The local community will also be partners in this work, to encourage participation, maintain improved property and help shape future improvements.


The council will use Compulsory Purchase Order (CPO) powers to facilitate essential repair works or bring back empty shops and flats into use.  The council has already used such powers to promote CPOs (four vacant flats and two empty shops) in the area.


As part of city-wide monitoring of pre-1919 properties, 50 tenements in Ibrox / Cessnock were surveyed using drones and thermal imaging, with the findings informing future work programmes.

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Empty Homes Strategy proposed for Glasgow

empty homes

A Glasgow City Council committee today (19 November) examined the proposed Empty Homes Strategy for the city.  The three-year strategy – a part of the wider Glasgow Housing Strategy – aims to bring long-term empty homes back into use, as part of the council’s commitment to increasing the city’s housing supply.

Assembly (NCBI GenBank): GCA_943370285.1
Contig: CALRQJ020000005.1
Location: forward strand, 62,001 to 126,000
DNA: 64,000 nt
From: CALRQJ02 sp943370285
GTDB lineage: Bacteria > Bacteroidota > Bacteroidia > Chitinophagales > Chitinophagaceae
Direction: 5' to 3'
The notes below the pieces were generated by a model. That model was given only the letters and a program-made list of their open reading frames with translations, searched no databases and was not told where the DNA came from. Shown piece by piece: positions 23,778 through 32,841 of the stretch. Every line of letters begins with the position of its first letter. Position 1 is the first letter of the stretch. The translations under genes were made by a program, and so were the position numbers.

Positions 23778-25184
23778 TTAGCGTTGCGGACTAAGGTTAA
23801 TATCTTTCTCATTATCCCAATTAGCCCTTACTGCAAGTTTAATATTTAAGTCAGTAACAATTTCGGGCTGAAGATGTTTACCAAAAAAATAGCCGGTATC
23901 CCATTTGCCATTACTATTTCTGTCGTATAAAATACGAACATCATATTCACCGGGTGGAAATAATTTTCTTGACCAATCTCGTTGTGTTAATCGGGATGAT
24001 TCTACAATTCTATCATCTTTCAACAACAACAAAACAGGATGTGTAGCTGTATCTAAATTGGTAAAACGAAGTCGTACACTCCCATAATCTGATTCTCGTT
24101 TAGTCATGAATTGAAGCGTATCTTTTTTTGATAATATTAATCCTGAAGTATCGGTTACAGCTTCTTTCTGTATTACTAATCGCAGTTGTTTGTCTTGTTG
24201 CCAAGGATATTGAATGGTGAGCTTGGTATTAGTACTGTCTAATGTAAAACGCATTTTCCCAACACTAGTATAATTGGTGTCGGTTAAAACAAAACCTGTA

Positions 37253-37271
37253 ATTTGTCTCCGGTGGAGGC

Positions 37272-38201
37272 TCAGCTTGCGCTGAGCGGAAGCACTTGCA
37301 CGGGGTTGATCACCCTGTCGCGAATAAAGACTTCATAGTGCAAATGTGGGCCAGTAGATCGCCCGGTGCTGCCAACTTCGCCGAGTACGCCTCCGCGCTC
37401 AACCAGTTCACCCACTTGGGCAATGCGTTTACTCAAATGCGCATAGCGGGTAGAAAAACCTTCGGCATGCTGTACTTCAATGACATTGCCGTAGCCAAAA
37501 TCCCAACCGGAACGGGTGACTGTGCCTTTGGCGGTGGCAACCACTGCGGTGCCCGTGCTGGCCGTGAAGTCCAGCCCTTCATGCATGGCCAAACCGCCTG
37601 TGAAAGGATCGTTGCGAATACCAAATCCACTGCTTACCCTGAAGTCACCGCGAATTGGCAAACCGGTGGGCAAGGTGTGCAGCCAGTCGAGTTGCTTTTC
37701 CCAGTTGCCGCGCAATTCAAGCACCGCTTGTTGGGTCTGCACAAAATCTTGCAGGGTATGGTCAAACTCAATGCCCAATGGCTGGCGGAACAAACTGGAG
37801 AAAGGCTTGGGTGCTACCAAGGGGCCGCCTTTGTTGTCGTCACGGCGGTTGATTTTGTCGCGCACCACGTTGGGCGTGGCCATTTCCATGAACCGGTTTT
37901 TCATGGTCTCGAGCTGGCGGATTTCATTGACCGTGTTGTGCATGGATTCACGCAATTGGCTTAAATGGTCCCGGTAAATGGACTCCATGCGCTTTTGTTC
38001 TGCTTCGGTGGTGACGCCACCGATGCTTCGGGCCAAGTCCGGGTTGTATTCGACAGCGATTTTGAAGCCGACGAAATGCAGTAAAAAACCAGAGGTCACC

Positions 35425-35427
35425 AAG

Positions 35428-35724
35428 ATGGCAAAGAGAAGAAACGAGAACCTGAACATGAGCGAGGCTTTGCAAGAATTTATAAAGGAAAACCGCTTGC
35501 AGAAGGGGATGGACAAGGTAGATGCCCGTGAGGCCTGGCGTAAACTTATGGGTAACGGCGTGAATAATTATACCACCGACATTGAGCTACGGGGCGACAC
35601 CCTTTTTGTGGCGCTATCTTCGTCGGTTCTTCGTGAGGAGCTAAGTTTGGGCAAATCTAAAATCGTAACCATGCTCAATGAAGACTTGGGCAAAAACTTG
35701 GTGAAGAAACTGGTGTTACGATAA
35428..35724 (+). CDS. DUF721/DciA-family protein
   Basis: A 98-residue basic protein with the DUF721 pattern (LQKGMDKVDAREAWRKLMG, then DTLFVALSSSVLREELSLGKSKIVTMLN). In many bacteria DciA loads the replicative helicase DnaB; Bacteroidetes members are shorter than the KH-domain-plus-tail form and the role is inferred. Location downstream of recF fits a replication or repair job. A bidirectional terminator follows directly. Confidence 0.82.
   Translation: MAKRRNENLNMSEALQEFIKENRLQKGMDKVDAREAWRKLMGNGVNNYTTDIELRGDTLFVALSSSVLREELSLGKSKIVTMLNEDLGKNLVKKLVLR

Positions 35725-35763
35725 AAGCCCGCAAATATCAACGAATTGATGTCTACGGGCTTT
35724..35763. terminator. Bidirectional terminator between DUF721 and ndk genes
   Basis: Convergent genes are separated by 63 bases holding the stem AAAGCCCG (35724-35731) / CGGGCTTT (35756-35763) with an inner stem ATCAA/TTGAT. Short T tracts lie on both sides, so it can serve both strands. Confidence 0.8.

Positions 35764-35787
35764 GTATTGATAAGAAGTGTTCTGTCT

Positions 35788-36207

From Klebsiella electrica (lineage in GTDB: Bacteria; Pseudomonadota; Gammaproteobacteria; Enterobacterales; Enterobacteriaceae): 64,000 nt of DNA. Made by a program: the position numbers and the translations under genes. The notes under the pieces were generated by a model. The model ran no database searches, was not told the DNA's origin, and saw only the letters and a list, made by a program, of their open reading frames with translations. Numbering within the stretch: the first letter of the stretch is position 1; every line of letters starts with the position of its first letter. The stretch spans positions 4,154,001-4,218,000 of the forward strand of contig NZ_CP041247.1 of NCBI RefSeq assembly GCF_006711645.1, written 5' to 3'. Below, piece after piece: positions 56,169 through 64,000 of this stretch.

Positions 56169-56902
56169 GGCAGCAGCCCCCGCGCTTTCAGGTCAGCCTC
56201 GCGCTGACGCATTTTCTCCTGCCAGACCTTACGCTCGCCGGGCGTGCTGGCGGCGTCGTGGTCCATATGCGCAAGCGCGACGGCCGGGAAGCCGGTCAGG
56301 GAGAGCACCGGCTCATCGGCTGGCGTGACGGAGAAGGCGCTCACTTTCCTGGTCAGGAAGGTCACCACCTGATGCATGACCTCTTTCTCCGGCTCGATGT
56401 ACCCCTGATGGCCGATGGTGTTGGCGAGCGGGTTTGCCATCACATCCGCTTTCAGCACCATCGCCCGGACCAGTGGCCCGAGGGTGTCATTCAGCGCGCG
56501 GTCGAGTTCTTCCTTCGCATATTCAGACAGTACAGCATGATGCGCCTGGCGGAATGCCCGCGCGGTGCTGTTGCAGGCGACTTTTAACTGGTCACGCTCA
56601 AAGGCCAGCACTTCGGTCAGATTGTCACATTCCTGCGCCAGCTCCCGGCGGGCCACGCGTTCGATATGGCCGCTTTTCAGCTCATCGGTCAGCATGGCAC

empty homes

Glasgow currently has 2,687 homes listed as being empty for six months or more, and this figure does not include second homes.


The most common reasons for homes becoming empty for a long time include: mortgage default and repossessions; deceased or untraceable owners; property title issues; and properties which have fallen into a poor state of repair.


Under the Housing (Scotland) Act 2010, local authorities can now use Council Tax records to identify vacant homes and bring them back into use, and from 2018, a surcharge of up to 100% Council Tax can be charged to owners of empty homes which are not being marketed for sale or rent.  Glasgow is the only Scottish local authority which alerts home owners prior to this application of the premium charge, with 433 owners notified of this up to eight weeks before it was applied.